Questions and Answers Regarding Dissociative Amnesia

By Stephanie Dallam RN, MS, FNP

A traumatic memory is a memory of personally traumatic event. For the purpose of diagnosing PTSD, a personally traumatic event is defined as:"The person experienced, witnessed or was confronted with an event or events that involved actual or threatened death or serious injury, or a threat to the physical integrity of self or others....The person's experience involved intense fear, helplessness, or horror." (DSM-IV, APA 1994, p. 427-31).

Dissociation is a complex mental process during which there is a change in a person's consciousness which disturbs the normally connected functions of identity, memory, thoughts, feelings and experiences. Research has shown that individuals respond to overwhelming trauma by using a variety of psychological mechanisms. One of the most common means of dealing with the pain is to try and push it out of awareness.

Some label the phenomenon of the process whereby the mind avoids conscious acknowledgment of traumatic experiences as dissociative amnesia. Others use terms such as repression, dissociative state, traumatic amnesia, psychogenic shock, or motivated forgetting. Semantics aside, there is near-universal scientific acceptance of the fact that the mind is capable of avoiding conscious recall of traumatic experiences.

Gleaves, D. H., May, M. C., & Cardena, E. (2001). An examination of the diagnostic validity of dissociative identity disorder. Clinical Psychology Review, 21(4), 577. Abstract: We review the empirical evidence for the validity of the Dissociative Identity Disorder (DID) diagnosis, the vast majority of which has come from research conducted within the last 10 years. After reviewing three different guidelines to establish diagnostic validity, we conclude that considerable converging evidence supports the inclusion of DID in the current Diagnostic and Statistical Manual for Mental Disorders. For instance, DID appears to meet all of the guidelines for inclusion and none of the exclusion guidelines; proposed by Blashfield et al. [Comprehensive Psychiatry 31 (1990) 15-19], and it is one of the few disorders currently supported by taxometric research. However, we also discuss possible problems with the current diagnostic criteria and offer recommendations, based on recent research, for possible revisions to these criteria.

No. Scientific evidence shows that it is not rare for traumatized people to experience amnesia or delayed recall for the trauma. Amnesia has been reported in combat, for crimes, and for concentration camp experiences and torture. Evidence of this process can be found in the early literature on World War I and World War II.
One of the first reports in the scientific literature was by
Myers, C. S. (1916, January 8). Contributions to the study of Shell Shock. The Lancet, 65- 69.

Myers noted,

"After nine months of special work in France and Belgium upon these disorders I have not the slightest hesitation in maintaining the genuineness of the cases above described."

Regarding "shell shock", he noted,

". . .it will be seen that certain disturbances are common to all, e.g., amnesia, varying from complete obliterations of the past to obliviscence of the scenes occasioning and following the shock, severe headache, and a mental condition varying from slight depression to severe stupor."

According to Myers, hypnosis was very effective in reversing the amnesia.

". . . there was frequently a strong disinclination to talk of the forgotten periods, as if they were being actively inhibited or "suppressed" rather than as if they had been passively "dissociated."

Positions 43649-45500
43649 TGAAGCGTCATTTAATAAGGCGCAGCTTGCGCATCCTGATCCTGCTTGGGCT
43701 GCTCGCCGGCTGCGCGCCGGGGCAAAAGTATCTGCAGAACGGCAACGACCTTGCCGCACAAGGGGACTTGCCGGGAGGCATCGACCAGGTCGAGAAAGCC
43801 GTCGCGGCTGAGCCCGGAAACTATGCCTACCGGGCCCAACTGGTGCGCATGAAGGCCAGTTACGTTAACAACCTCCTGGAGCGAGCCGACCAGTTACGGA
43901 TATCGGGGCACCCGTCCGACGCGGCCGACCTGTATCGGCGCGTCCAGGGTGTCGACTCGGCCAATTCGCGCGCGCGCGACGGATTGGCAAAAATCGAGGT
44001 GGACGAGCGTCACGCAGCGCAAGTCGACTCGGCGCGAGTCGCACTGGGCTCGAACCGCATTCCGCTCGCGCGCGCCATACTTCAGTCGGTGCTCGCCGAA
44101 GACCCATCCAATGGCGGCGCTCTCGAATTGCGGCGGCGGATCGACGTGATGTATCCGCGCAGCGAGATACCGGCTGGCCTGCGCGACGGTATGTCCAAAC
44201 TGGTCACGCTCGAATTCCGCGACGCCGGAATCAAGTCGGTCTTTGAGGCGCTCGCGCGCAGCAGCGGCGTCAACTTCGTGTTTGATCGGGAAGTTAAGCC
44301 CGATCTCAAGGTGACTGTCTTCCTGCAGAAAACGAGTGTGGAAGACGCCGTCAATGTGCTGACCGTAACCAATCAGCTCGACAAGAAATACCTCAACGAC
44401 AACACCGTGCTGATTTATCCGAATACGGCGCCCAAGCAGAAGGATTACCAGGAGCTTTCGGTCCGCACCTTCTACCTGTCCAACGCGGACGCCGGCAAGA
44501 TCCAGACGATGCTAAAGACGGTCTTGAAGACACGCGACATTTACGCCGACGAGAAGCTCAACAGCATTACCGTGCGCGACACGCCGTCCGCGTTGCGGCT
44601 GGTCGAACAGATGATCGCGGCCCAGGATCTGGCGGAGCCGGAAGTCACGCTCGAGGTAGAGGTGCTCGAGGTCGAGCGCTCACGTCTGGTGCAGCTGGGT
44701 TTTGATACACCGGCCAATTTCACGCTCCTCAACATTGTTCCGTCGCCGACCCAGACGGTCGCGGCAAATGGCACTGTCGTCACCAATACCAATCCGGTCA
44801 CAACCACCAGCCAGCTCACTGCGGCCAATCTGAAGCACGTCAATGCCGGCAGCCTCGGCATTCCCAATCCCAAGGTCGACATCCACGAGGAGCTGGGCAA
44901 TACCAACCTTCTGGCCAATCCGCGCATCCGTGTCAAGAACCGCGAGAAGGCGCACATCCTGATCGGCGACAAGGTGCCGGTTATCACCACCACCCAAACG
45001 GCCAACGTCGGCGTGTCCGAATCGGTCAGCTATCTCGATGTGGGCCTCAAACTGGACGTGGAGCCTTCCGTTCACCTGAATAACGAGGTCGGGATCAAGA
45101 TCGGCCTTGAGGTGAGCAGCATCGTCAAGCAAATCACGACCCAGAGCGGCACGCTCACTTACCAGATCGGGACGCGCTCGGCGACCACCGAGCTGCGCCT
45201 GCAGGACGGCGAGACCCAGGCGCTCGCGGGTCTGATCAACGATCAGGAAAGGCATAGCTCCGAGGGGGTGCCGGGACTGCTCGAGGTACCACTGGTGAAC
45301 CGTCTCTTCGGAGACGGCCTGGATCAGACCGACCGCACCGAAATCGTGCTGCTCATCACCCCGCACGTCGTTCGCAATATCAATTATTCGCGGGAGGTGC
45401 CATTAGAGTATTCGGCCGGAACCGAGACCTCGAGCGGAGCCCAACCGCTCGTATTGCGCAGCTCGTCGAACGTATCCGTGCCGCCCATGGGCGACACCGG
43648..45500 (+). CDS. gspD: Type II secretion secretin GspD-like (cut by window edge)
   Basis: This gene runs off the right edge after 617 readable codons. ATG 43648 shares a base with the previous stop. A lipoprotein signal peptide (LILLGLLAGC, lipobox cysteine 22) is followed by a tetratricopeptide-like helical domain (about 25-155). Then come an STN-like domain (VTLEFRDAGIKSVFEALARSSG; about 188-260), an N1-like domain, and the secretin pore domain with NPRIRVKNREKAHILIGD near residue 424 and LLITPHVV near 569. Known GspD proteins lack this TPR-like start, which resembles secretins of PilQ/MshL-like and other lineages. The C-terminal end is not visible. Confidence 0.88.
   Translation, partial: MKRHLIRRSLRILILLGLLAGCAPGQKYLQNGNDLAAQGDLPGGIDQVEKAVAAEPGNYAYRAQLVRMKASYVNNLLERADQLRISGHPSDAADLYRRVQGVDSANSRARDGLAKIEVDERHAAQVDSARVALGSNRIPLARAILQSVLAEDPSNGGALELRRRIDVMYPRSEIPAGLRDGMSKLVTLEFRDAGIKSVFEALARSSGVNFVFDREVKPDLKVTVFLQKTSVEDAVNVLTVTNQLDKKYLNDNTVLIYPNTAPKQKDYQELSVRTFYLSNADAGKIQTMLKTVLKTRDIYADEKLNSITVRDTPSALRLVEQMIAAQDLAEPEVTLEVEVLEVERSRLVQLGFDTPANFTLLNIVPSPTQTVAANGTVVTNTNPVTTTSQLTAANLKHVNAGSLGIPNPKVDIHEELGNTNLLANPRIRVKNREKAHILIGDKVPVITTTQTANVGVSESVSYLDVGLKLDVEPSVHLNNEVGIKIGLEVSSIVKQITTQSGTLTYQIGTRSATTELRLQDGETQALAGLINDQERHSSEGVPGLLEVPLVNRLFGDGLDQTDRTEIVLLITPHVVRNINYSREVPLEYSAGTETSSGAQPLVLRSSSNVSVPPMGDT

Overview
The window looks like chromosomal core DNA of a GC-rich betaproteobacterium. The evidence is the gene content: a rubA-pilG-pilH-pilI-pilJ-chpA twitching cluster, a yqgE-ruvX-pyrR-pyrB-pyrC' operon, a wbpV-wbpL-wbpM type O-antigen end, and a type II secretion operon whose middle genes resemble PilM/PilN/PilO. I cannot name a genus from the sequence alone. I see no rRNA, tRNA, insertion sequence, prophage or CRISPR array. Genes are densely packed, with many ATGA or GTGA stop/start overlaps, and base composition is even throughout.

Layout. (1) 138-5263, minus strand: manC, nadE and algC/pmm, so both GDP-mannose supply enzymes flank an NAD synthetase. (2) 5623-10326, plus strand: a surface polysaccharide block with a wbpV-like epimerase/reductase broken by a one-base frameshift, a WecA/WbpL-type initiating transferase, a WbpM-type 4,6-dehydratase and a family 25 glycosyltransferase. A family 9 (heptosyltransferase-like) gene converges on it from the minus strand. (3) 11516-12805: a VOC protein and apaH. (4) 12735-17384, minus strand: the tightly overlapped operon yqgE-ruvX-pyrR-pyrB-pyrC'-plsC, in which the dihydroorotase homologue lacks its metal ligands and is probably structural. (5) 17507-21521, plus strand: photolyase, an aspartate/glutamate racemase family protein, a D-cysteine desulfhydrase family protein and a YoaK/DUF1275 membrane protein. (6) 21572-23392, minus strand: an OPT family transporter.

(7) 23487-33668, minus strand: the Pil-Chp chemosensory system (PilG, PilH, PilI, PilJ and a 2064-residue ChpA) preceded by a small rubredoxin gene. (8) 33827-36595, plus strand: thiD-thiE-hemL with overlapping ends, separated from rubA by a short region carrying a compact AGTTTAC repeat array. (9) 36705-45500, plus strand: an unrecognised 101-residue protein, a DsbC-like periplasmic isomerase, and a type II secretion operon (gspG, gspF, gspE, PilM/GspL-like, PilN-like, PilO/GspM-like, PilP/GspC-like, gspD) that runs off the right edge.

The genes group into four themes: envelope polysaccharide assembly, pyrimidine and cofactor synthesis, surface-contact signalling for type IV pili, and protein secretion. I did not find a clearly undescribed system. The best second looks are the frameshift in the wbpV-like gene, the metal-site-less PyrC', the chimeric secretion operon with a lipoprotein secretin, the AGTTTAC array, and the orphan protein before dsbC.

". . . in all these cases whenever the memories dissociated from the normal personality were revived they were accompanied by an outburst of emotion, sometimes of frenzy, but generally of fear."

Rivers, W.H R. (1918). The repression of war experiences. Lancet, 194, 173-7.

Rivers regarded repression as a process of active, conscious exclusion of traumatic memories from awareness, -- suppression, stating, "It is natural to thrust aside painful memories just as it is natural to avoid dangerous or horrible scenes in actuality, and this natural tendency to banish the distressing is especially pronounced in those whose powers of resistance have been lowered by the long-continued strains of trench life, the shock of explosion, or other catastrophes of warfare . . ."

He also recognized that there was a social component - that people were motivated to forget bad things and other people reinforced this tendency. "[T]he natural tendency to repress being in my experience almost universally fostered by their relatives and friends, as well as by their medical advisers." (p. 173).

Thom, DA & Fenton, N. (1920). Amnesias in war cases. American Journal of Insanity, 76, 437-448.

Thom related the amnesia to dissociation. "There was no question of these soldiers being psychotic or neurotic prior to their loss of memory. All were considered desirable for military service." Further, Thom & Fenton recognized that the etiology of this amnesia was primarily psychic in origin - a finding confirmed by the fact that in two of these cases the memory was completely restored by the use of psychotherapy.

Sargent, W., & Slater, E. (1941). Amnesic syndromes in war. Proceedings of the Royal Society of Medicine, 34, 757-764.

In 1941, we see the first large scale study. Sargent and Slater examined the incidence of amnesia in 1,000 serial admissions to a military hospital.

 Cases admitted Amnesia present


Severe stress




Moderate stress




Trifling stress








"Severe stress" means prolonged marching and fighting under heavy enemy action (e.g., in the battle of Dunkirk through which the great majority of these cases passed); "moderate stress" includes experiences like periodic dive-bombing at home bases and aerodromes; "trifling stress" means the normal life of a training camp or depot, involving no greater strain than an unfamiliar life and separation from home.